Anyone over the age of 30 has a pretty competent grasp of what it feels like to get older. Everyone with half a mind can agree that the difference between five years is far more momentous than one would ever expect. And when at 25 you think you have life figured out, by 30 you’ve had enough curveballs thrown at you to start all over again. When Samantha Fish debuted in 2012 with her freshmen album, Runaway, she was relatively young and modest. Her humble blues/rock jams reached some underground attention, and the Blues Music Awards acknowledged that she was shockingly talented, and gave her a sincere victory. It was blues, but it wasn’t. There was enough early 70’s Rolling Stones to tip a hat too, and even the likes of Aerosmith circa-Toys in the Attic crept its metallic bluesiness out of the swamp.


From this humble debut surfaced an artist more confident and more in love with the sounds she debuted with. So Ruf Records is backing her sophomore album, Black Wind Howlin, and it is everything she exemplified in her debut, only proportionally grander, smarter, and superior this second time around.

‘Go to Hell’ erupts with a huge drum pounding and some straight no-holds-barred riffing. Samantha Fish and the band keep things groovy through the entire run, and the continued drumming keeps the pace as slight guitar riffs jump in and leave in a flash. It is a great formula. ‘Last September’ is my favorite kind of closer. Drawn out but not too much, epic but not comically so, it is the perfect way to close 50 minutes of soulful blues/rock. Coming right off the heels of the title track, Black Wind Howlin, which remains the album’s best song by a landslide. The riffs rarely overstay their welcome, and better yet, they take a backseat to Samantha’s vocal prowess.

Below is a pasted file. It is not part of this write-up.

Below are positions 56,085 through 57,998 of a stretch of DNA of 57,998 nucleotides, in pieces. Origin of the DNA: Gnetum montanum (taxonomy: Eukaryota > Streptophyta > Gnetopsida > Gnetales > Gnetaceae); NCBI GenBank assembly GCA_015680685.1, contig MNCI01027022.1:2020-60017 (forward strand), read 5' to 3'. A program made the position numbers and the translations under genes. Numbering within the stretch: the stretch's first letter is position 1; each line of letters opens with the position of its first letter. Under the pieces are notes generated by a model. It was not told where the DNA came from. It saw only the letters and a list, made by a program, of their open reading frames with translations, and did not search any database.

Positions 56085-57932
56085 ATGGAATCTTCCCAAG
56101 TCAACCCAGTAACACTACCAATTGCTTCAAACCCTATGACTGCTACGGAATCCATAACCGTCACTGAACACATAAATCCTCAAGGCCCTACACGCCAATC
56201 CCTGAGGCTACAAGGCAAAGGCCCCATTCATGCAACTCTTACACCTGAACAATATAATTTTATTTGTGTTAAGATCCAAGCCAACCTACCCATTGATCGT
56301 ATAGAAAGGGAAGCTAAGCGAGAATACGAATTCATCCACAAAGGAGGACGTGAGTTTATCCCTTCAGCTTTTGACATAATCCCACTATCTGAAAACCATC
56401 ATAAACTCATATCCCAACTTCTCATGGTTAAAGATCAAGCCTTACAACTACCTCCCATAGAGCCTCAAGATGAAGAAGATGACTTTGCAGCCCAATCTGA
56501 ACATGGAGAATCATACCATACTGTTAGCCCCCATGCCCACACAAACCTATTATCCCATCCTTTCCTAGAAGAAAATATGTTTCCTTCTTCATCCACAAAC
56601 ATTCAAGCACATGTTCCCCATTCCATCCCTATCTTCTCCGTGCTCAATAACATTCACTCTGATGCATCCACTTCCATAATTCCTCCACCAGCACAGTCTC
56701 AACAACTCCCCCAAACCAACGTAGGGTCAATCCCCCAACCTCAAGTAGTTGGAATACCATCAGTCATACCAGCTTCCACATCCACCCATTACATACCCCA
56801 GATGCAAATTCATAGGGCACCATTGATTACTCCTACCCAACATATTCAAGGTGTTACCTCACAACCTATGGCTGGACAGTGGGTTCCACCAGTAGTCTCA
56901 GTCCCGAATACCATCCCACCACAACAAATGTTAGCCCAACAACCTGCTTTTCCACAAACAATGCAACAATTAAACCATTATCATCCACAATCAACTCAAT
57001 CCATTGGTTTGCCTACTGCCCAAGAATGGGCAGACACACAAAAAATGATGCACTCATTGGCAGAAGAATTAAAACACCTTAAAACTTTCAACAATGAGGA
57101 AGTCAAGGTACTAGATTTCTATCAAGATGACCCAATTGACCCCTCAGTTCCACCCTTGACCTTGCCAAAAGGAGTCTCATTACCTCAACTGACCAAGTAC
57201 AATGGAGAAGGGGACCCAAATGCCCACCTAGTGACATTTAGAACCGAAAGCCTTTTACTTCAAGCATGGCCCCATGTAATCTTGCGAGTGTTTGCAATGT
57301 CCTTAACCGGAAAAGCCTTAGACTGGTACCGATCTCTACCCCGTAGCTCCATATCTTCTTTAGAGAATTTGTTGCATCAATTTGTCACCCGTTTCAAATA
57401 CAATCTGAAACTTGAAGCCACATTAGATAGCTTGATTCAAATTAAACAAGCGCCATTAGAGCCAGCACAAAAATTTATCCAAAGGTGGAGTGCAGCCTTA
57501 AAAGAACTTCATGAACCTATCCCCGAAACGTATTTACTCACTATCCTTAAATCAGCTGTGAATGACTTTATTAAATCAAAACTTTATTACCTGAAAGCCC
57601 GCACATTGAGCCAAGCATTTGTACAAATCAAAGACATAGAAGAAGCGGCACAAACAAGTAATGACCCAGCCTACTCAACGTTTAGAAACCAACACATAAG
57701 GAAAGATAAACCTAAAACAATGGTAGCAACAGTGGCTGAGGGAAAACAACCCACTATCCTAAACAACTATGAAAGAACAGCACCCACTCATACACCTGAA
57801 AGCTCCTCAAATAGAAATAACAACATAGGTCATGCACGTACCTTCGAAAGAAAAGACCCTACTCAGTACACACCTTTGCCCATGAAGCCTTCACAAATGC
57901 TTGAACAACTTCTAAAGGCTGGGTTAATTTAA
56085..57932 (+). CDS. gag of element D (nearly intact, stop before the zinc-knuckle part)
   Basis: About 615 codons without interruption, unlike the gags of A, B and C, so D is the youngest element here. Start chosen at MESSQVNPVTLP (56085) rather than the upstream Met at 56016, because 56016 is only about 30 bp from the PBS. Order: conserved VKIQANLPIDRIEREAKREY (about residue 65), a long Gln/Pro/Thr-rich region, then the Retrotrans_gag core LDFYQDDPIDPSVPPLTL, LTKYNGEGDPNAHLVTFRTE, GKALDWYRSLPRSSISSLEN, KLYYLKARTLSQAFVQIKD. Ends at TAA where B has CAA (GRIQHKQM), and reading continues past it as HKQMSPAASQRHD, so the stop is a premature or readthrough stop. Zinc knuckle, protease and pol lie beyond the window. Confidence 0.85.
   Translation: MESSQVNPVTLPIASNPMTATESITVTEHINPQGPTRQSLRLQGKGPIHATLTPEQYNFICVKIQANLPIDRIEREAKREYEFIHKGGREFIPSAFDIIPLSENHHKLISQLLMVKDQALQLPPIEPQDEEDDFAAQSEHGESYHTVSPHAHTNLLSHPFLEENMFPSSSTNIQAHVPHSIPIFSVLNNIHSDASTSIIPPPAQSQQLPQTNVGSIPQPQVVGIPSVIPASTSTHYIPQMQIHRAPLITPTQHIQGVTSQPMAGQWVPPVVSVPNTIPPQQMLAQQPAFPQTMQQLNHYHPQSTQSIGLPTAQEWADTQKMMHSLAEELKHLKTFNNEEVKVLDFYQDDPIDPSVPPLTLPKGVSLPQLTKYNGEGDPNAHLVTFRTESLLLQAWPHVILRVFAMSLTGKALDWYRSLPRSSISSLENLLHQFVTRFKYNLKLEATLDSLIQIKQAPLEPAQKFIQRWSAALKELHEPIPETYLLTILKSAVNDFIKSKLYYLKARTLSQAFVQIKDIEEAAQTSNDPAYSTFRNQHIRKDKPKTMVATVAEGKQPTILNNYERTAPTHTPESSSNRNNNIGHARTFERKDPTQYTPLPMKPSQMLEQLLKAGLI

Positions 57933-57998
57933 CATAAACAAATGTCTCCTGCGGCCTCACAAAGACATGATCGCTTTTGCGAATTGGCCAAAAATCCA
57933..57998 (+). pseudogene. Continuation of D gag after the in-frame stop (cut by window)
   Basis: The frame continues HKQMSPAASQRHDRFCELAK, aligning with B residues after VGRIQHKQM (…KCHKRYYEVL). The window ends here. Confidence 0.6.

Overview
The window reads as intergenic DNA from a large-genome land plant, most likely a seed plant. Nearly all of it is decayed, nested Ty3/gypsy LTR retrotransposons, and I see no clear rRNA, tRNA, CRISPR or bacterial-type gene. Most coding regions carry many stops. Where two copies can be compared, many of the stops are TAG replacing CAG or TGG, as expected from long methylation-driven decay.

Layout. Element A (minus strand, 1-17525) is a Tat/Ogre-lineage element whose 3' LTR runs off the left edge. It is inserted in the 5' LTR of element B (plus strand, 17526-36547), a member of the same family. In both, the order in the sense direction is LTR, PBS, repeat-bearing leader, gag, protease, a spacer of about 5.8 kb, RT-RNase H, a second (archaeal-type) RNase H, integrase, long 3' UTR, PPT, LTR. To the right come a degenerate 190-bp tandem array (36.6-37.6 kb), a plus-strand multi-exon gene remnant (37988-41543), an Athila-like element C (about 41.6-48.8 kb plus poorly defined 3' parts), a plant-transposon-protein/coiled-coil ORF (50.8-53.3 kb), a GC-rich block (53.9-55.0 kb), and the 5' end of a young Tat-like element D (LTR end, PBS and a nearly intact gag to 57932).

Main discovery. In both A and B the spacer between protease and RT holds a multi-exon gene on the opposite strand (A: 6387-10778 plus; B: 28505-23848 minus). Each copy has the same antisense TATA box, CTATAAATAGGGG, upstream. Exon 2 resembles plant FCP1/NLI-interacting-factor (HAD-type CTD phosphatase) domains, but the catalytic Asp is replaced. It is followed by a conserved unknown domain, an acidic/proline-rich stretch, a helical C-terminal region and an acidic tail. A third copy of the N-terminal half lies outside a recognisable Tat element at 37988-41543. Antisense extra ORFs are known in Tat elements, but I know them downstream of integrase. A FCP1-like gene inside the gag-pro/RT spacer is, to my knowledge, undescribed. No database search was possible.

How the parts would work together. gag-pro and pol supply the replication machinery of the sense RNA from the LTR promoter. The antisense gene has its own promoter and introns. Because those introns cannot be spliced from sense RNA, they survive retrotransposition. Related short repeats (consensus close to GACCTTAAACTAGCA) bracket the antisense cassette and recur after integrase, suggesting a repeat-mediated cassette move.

Samantha Fish toys with masculinity and femininity with this bizarre duality. Just as she destroys conventions of gender, she throws you another intriguing look at tenderness in her ballads. Her rockers rock, but her sleepers make you FEEL something. It’s all amusing at worst, and absolutely enchanting at its best. Vocally, she has this subdued growl that obviously fits the style of the music. But one cannot help but think that behind that rugged swamp/rock approach, she is a soaring voice just waiting for that John Mayer ballad to bring it out.

Of course, that was never the point. Black Wind Howlin is dirty and grimy, made all the more appealing when you consider that it is Samantha Fish’s vocals overlaying the whole thing. It borrows a lot from the Jack White playbook, but if you were to throw out any indie act to borrow from, he would be the one. Samantha Fish channels a little Stevie Nicks in spots as well, which will always be a compliment despite her spotty efforts in the last decade and a half.

The Samantha Fish band have enough of the own unique style to hopefully stamp their own niche in the world. It is certainly a charming thing to have a girl front a swamp/blues group, but the taboo of it has been largely gone ever since ‘Heart’ broke out ‘Barracuda’ and Joan Jett punked out all her male peers.

Regardless, Samantha Fish knows what she is doing. She tenderizes softer ballads and heavy rockers in a fury of groove-based ‘funk and roll.’ She is neither reinventing nor reiterating the formula, but existing in this approachable little segment of rock that turns heads and sells records.

Stay close to Samantha, she is most assuredly going places.


Photo Credit to the Amazing Jerry Moran at:



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